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I've come to think about this problem when reading a proof in Commutative Algebra by N. Bourbaki. Say, let $R$ be a commutative ring, given 3 $R-$modules $A$, $B$, $C$, and the $R$-homomorphism $f:B \to C$. Is the following equivalent?

  1. $f: B \to C$ is an isomorphism.

  2. $1_A \otimes f: A \otimes B \to A \otimes C$ is an isomorphism.

I think they are equivalent, as I see the author using this fact in the proof. $1 \Rightarrow 2$ is straight-forward. But I fail to see how to prove: $2 \Rightarrow 1$. Is it correct? Any hints would be appreciated.

Thank you guys very much,

And have a good day,

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doesn't this follow from functoriality of tensor product? note that a functor preserves isomorphisms. – adrido Jan 25 '14 at 7:53
Hi, I know that the functor $1_A \otimes -$ preserves isomorphism. However, I'm asking the other way round. – user49685 Jan 25 '14 at 7:57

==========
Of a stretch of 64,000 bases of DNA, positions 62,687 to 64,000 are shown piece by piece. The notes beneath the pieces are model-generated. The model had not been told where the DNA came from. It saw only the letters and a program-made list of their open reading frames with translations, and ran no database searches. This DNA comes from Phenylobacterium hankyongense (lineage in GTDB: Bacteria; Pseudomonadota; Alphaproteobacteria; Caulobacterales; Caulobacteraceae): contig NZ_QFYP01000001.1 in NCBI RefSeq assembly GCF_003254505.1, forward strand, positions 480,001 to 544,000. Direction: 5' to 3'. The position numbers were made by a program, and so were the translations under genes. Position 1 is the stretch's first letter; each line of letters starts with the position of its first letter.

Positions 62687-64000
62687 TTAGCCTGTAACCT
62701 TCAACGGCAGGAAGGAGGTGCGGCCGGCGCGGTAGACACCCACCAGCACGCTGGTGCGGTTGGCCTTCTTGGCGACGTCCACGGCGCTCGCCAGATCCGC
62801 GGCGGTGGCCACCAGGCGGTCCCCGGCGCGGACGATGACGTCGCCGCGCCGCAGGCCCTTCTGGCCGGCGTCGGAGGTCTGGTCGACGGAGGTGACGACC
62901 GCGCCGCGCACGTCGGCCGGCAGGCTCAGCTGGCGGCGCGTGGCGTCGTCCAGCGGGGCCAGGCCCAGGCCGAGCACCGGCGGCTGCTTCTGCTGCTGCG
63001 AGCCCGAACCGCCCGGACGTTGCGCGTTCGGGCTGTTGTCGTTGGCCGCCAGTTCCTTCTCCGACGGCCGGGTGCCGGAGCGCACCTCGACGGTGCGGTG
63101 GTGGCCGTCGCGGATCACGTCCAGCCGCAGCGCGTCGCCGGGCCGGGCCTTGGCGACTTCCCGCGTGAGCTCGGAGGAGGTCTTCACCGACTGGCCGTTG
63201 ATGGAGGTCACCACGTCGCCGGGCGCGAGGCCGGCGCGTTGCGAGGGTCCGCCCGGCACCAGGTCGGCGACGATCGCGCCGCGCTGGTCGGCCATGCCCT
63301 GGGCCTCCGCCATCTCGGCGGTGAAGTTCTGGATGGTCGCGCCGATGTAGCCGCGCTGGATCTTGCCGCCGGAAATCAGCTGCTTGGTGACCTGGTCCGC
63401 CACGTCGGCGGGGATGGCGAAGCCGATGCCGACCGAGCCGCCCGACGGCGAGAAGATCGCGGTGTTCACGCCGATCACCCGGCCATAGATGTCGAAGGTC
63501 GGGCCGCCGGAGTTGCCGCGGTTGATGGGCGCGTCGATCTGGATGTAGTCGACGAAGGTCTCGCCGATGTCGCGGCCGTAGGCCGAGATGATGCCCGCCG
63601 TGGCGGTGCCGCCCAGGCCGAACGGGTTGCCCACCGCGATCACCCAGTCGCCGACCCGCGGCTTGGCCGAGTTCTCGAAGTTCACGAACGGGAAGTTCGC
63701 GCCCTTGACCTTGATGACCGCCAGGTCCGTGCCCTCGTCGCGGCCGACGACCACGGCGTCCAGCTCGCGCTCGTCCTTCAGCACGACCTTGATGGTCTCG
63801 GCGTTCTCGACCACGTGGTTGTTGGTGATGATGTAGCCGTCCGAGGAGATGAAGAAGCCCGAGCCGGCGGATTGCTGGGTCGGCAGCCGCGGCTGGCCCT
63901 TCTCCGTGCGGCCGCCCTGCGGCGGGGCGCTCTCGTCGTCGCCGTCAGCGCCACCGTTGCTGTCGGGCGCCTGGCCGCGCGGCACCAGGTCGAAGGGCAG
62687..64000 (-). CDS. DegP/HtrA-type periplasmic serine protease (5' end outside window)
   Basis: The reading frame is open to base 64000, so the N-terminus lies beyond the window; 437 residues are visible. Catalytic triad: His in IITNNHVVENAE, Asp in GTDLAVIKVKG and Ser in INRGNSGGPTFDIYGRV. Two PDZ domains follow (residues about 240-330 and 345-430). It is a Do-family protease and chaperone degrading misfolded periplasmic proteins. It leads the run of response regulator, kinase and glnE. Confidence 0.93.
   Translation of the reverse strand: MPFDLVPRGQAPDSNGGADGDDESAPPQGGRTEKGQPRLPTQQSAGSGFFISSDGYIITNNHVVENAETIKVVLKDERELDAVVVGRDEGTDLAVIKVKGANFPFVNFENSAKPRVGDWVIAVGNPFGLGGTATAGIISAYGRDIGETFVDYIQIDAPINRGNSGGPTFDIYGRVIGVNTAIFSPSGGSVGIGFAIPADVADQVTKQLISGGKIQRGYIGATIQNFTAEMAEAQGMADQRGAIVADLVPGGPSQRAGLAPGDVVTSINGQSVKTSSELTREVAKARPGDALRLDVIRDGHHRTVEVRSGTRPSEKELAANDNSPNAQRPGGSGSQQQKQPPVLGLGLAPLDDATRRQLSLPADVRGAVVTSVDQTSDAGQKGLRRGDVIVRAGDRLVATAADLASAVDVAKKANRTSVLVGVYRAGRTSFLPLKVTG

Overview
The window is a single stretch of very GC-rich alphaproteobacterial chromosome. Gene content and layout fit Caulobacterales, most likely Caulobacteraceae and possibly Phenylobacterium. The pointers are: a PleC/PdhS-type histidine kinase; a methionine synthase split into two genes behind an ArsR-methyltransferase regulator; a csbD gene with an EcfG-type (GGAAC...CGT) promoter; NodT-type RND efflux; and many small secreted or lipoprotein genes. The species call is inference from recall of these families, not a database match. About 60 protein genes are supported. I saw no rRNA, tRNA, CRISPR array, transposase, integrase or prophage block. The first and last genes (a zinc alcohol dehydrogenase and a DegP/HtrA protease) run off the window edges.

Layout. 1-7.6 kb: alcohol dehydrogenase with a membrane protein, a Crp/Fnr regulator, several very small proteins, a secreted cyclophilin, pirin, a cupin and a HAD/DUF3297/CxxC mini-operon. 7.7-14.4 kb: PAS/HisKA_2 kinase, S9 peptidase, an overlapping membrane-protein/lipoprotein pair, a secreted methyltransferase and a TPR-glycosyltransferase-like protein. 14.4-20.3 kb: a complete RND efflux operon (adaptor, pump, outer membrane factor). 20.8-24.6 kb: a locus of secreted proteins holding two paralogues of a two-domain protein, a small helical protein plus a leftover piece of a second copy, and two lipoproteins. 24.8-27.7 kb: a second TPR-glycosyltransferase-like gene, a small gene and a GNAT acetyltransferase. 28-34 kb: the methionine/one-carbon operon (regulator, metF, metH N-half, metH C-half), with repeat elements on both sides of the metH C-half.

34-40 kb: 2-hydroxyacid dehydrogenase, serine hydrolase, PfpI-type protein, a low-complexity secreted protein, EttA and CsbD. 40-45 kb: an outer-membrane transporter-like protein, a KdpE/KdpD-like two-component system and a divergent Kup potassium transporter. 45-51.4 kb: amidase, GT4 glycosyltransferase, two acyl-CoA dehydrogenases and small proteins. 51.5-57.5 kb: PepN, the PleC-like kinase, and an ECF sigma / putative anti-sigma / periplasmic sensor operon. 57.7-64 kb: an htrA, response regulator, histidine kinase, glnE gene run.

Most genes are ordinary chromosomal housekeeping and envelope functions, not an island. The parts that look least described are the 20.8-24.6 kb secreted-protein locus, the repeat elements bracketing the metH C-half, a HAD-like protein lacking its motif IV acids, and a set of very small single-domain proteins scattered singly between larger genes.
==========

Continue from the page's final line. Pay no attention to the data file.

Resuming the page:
On the other hand, $2 \implies 1$ will hold if $A$ is a faithfully flat $R$-module (e.g. a free $R$-module) – zcn Jan 25 '14 at 8:06
What is wrong with this question that would motivate you to delete it? Just because a question has an easy answer does not mean it won't be useful to others in the future. – PVAL Jan 25 '14 at 8:19
Even easier: Take $A=0$ to see that $2$ does not imply $1$. – Julian Kuelshammer Jan 25 '14 at 9:17

This question has been answered in comments:

The implication $2\implies 1$ does not hold. Take for instance $\mathbb{Z}$-modules $A=\mathbb{Q}$, $B=\mathbb{Z}/2\mathbb{Z}$, $C=\mathbb{Z}/3\mathbb{Z}$. Then $A\otimes B=A\otimes C=0$, but $B$ and $C$ are not isomorphic $\mathbb{Z}$-modules. – adrido Jan 25 at 8:04


Even easier: Take $A=0$ to see that 2 does not imply 1. – Julian Kuelshammer Jan 25 at 9:17


On the other hand, $2\implies 1$ will hold if $A$ is a faithfully flat $R$-module (e.g. a free $R$-module). – zcn Jan 25 at 8:06

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